Chirac, Bush to endure working dinner together

20th February 2005, Comments 0 comments

PARIS, Feb 21 (AFP) - Monday's dinner date in Brussels will be a tough assignment for presidents George W. Bush and Jacques Chirac, two antagonists who know they must suppress a deep mutual disdain in the interest of loftier political purpose.

PARIS, Feb 21 (AFP) - Monday's dinner date in Brussels will be a tough assignment for presidents George W. Bush and Jacques Chirac, two antagonists who know they must suppress a deep mutual disdain in the interest of loftier political purpose.

Since Franklin D. Roosevelt and Charles de Gaulle, relations between French and American leaders have never been simple, but the instinctive antipathy that divides the current pair transcends the routine transatlantic suspicion of the last half century.

In the symbolic high point of Bush's first trip to Europe since his reelection in November, both men will do their best to put behind them the past two years of hostility and focus on new horizons - but the task will not be easy.

"It is an extremely difficult relationship," said Guillaume Parmentier, director of the French Centre on the United States in Paris. "Chirac thinks Bush is superficial. Bush thinks Chirac is unprincipled and too wily for his own good."

The two leaders have seen each other several times since the start of Bush's first term, but on no occasion could the encounter be described as warm.

At a meeting not long after the September 11 attacks on the United States, Bush reportedly produced a list of countries close to France and asked - Are they with us or against us? "It didn't exactly convince Chirac that Bush knows how the world works," Parmentier said.

A low point came at the 2003 Group of Eight (G8) summit in the Alpine resort of Evian when - according to a new book "Chirac against Bush" by two French journalists - Chirac made the spectacular faux pas of offering the American president - a reformed alcoholic - a case of wine and cognac.

More recently Chirac waited nearly a week after Bush's relection to telephone his congratulations - a delay which aides said was caused by the pressure of work. "We didn't believe a word of it - but pretended to," a US diplomat told the magazine Le Nouvel Observateur.

"Chirac thinks of himself as the doyen of the heads of state who count and expects to be treated with a certain deference. Bush doesn't see it quite like that," a senior French diplomat said in the same magazine article.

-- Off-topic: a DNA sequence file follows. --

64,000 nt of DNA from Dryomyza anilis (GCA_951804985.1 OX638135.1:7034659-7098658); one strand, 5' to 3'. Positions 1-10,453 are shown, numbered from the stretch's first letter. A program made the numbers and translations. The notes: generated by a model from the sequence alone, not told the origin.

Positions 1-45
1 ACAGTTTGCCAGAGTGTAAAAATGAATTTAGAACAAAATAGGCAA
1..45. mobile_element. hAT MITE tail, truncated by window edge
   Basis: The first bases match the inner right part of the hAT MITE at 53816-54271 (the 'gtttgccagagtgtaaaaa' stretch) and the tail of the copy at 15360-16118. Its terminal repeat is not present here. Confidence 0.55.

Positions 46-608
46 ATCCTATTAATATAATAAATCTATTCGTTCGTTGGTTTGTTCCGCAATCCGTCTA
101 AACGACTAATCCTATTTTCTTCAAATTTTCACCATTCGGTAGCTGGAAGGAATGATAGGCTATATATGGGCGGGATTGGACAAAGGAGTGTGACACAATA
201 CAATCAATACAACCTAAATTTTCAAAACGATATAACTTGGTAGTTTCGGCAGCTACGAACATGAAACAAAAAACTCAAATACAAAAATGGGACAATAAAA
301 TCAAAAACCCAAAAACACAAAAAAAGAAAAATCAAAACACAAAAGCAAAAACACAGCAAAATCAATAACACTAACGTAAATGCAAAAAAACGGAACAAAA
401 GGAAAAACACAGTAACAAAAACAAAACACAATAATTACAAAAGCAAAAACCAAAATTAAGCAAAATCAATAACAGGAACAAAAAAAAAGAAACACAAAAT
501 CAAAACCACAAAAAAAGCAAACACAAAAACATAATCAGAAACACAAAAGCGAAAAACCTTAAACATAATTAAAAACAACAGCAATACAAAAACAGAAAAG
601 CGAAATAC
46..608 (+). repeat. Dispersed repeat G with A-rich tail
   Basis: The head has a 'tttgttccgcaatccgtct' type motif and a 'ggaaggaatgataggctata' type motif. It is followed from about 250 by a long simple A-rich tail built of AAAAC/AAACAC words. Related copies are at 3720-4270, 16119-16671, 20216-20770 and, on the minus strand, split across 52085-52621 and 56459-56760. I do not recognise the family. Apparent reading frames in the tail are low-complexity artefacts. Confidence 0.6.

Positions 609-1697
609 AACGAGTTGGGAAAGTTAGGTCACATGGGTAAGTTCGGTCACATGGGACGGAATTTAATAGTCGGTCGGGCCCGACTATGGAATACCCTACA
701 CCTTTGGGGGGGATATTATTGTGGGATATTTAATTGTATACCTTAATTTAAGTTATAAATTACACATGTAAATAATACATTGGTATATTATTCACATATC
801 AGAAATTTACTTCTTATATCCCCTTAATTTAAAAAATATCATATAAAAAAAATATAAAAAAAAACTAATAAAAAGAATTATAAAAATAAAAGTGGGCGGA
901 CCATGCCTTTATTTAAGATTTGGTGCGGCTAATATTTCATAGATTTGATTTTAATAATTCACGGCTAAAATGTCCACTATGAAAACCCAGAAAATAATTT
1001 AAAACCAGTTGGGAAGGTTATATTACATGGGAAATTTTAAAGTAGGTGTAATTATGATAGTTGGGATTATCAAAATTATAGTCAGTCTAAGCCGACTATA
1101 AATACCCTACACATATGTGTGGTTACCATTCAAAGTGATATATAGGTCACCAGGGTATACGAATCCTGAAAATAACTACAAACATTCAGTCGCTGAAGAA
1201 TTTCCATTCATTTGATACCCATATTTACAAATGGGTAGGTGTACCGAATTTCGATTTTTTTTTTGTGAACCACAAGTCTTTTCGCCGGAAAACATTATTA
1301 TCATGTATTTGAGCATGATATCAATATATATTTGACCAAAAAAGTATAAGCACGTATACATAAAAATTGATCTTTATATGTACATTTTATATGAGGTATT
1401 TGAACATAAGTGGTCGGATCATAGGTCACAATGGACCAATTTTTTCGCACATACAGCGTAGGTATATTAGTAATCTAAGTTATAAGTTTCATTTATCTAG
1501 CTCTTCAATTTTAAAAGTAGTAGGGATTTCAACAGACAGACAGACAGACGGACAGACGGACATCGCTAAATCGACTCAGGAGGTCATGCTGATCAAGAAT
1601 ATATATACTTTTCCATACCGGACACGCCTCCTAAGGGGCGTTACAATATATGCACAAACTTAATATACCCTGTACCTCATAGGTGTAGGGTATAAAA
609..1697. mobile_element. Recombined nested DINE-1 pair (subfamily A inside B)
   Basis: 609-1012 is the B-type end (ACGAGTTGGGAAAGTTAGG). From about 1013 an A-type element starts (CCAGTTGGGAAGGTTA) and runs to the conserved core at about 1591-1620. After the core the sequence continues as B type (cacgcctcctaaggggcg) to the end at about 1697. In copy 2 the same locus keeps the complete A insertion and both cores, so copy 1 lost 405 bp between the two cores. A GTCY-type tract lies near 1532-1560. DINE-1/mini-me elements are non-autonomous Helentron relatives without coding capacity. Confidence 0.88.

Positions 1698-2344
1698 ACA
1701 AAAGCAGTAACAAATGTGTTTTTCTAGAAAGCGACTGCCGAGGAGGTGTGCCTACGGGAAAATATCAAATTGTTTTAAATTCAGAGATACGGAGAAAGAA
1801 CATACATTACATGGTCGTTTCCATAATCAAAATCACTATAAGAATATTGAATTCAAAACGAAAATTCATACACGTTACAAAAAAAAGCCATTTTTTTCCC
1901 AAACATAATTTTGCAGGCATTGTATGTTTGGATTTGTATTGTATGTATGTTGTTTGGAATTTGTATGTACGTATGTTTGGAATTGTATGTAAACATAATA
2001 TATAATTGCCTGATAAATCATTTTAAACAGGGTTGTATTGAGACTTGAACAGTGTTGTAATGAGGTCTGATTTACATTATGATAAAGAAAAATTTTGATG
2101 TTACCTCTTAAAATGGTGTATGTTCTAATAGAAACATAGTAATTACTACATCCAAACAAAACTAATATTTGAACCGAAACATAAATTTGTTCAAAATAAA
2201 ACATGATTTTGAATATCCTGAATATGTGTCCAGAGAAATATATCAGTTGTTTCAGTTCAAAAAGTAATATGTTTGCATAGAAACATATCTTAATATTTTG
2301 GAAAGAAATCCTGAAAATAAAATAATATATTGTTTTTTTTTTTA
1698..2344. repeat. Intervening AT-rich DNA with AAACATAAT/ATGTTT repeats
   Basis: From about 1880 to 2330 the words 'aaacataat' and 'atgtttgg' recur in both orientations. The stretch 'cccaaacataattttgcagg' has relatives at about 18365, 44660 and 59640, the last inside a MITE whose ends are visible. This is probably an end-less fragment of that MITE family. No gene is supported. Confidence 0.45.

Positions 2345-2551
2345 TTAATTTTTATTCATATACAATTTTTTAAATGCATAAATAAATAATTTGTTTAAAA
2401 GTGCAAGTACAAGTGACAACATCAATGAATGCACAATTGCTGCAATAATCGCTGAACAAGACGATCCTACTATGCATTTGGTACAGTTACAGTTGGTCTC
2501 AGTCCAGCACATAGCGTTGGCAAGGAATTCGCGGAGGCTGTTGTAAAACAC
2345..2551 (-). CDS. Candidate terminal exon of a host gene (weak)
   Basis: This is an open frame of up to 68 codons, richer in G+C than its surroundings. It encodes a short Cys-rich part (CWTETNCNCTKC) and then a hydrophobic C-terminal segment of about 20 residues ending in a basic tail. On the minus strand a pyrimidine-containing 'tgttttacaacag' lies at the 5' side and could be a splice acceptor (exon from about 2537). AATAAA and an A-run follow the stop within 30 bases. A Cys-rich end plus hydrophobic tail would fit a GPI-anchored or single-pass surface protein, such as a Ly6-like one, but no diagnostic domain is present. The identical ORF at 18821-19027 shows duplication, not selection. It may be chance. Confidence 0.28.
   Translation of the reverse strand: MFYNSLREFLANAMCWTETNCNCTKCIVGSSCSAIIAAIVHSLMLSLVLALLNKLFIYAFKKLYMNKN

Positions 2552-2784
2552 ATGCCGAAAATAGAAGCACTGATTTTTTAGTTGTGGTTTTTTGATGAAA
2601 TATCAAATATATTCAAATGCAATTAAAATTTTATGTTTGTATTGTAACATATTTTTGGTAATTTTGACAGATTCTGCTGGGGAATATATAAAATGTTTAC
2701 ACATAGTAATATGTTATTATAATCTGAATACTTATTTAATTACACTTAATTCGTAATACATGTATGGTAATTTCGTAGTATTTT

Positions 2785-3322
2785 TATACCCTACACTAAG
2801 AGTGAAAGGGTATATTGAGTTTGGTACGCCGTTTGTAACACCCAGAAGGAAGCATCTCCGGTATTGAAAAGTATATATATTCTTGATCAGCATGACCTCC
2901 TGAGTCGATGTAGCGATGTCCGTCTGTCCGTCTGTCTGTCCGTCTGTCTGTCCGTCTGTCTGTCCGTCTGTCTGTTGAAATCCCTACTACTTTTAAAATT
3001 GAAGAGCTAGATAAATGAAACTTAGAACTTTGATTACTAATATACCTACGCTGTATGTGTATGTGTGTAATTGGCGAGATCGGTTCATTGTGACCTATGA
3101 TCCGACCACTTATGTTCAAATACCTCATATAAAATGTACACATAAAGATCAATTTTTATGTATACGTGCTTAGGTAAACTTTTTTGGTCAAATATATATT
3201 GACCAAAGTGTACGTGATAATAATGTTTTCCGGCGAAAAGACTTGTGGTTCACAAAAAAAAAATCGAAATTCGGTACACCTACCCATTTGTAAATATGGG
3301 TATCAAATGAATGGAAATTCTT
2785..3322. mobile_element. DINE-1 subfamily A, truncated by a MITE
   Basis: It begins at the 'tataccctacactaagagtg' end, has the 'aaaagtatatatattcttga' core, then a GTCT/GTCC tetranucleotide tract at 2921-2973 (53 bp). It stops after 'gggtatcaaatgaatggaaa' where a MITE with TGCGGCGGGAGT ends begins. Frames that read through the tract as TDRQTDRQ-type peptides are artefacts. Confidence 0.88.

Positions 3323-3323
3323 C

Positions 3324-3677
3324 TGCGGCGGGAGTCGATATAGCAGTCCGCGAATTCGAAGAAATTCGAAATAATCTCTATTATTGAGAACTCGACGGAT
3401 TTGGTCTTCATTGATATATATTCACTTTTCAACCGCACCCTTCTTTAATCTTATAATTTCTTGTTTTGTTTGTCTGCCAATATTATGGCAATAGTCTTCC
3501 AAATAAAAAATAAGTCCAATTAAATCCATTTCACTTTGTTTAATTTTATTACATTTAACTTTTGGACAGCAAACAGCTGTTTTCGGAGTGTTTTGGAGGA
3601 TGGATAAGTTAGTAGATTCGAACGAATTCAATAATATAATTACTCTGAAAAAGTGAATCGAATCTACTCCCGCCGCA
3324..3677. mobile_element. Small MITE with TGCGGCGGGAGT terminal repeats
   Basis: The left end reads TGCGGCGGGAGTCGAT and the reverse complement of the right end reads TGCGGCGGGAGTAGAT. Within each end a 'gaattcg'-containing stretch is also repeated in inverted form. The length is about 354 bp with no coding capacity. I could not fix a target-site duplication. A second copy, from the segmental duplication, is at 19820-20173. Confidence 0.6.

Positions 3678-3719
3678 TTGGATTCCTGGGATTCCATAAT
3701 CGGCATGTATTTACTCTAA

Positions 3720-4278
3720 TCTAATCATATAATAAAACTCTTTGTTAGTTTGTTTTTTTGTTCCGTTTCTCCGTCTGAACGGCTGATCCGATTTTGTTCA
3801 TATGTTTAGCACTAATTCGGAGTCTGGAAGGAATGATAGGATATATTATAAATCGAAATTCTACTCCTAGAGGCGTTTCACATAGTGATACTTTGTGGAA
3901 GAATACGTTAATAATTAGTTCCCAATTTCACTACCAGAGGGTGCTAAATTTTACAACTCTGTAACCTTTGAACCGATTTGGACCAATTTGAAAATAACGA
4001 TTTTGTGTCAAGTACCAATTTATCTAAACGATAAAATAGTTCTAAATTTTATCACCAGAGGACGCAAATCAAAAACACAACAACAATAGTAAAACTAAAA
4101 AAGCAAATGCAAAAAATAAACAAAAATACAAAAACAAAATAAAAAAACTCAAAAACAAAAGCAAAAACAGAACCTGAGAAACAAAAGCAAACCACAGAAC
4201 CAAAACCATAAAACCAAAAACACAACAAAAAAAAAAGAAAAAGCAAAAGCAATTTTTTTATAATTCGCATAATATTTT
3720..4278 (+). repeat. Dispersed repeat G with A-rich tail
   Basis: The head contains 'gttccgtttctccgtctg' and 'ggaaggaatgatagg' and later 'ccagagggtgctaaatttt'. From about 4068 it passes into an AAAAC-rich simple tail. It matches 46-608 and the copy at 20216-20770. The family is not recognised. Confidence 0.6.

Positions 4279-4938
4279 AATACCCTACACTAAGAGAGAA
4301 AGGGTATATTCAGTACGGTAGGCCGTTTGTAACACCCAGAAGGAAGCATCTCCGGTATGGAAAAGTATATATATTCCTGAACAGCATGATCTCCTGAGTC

"For him Chirac is the aging head of a mediocre nation, while he is the young leader of the greatest power on earth. So he is the one who should be deferred to. Together they are like a pair of cocks in a henhouse," he said.

"They are so different in years, in background, in outlook, in everything. It makes for real personal rejection and animosity," said Nicole Bacharan, a researcher of Franco-American origin at the Foundation of Political Sciences in Paris.

"At this dinner they are going to try to work round the problem - and luckily they are helped by circumstances. Both think they've been vindicated by recent events - so both can afford to be less vindictive and personal," she said.

Iraq - the cause of the original breakdown in early 2003 - could now offer a way out, she said: "Bush thinks the elections last month have proved that he was right all along, while Chirac can welcome the return to national sovereignty - something which he has always demanded."

Another shared interest is Lebanon, where both leaders see Damascus as the main suspect in the assassination of former prime minister Rafiq Hariri.

For Chirac - a close friend of Hariri - the murder was a personal blow and could incline him more sympathetically to Bush's warnings on terrorism.

Following Bush's inaugural address in which he said restoring European relations was a priority - and then Secretary of State Condoleezza Rice's successful charm offensive in Paris and other capitals two weeks ago - the moment has clearly arrived for a return to transatlantic civilities.

"Monday's dinner will be about mood. It won't be very substantial - summits rarely are - but it will be a way of taking the temperature and seeing if they can work together again," said Parmentier.

But beyond the atmospherics, there is little confidence that the fundamentals of the Bush-Chirac relationship will change. There are too many specific points of difference - Iran, China, Kyoto - all reinforced by a yawning gulf in temperament and philosophy.

For both men, it will be a dinner to endure, not enjoy.

© AFP

Subject: French News

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